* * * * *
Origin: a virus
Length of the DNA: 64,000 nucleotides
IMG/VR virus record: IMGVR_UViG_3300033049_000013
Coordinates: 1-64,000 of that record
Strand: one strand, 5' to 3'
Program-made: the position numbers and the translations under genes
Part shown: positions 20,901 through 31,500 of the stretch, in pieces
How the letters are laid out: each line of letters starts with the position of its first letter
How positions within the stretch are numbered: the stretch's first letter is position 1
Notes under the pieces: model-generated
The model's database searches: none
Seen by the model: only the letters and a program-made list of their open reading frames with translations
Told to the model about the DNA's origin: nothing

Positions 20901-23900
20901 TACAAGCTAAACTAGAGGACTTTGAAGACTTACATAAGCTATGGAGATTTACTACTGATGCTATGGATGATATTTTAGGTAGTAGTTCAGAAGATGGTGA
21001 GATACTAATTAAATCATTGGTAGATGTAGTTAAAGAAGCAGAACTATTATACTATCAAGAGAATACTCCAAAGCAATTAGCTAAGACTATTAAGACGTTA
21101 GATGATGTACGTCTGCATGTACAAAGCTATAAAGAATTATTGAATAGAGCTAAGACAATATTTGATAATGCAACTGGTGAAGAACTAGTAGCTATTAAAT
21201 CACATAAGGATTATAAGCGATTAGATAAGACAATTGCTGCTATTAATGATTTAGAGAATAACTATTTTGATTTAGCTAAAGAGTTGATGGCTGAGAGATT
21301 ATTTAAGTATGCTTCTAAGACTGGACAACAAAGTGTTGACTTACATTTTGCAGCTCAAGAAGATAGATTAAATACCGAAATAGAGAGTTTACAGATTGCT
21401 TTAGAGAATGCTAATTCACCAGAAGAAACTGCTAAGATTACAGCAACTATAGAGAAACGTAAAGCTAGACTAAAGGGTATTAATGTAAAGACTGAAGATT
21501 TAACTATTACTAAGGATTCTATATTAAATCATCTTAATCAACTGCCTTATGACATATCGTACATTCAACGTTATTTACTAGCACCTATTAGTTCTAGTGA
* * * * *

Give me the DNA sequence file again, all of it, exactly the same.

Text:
Origin: a virus
Length of the DNA: 64,000 nucleotides
IMG/VR virus record: IMGVR_UViG_3300033049_000013
Coordinates: 1-64,000 of that record
Strand: one strand, 5' to 3'
Program-made: the position numbers and the translations under genes
Part shown: positions 20,901 through 31,500 of the stretch, in pieces
How the letters are laid out: each line of letters starts with the position of its first letter
How positions within the stretch are numbered: the stretch's first letter is position 1
Notes under the pieces: model-generated
The model's database searches: none
Seen by the model: only the letters and a program-made list of their open reading frames with translations
Told to the model about the DNA's origin: nothing

Positions 20901-23900
20901 TACAAGCTAAACTAGAGGACTTTGAAGACTTACATAAGCTATGGAGATTTACTACTGATGCTATGGATGATATTTTAGGTAGTAGTTCAGAAGATGGTGA
21001 GATACTAATTAAATCATTGGTAGATGTAGTTAAAGAAGCAGAACTATTATACTATCAAGAGAATACTCCAAAGCAATTAGCTAAGACTATTAAGACGTTA
21101 GATGATGTACGTCTGCATGTACAAAGCTATAAAGAATTATTGAATAGAGCTAAGACAATATTTGATAATGCAACTGGTGAAGAACTAGTAGCTATTAAAT
21201 CACATAAGGATTATAAGCGATTAGATAAGACAATTGCTGCTATTAATGATTTAGAGAATAACTATTTTGATTTAGCTAAAGAGTTGATGGCTGAGAGATT
21301 ATTTAAGTATGCTTCTAAGACTGGACAACAAAGTGTTGACTTACATTTTGCAGCTCAAGAAGATAGATTAAATACCGAAATAGAGAGTTTACAGATTGCT
21401 TTAGAGAATGCTAATTCACCAGAAGAAACTGCTAAGATTACAGCAACTATAGAGAAACGTAAAGCTAGACTAAAGGGTATTAATGTAAAGACTGAAGATT
21501 TAACTATTACTAAGGATTCTATATTAAATCATCTTAATCAACTGCCTTATGACATATCGTACATTCAACGTTATTTACTAGCACCTATTAGTTCTAGTGA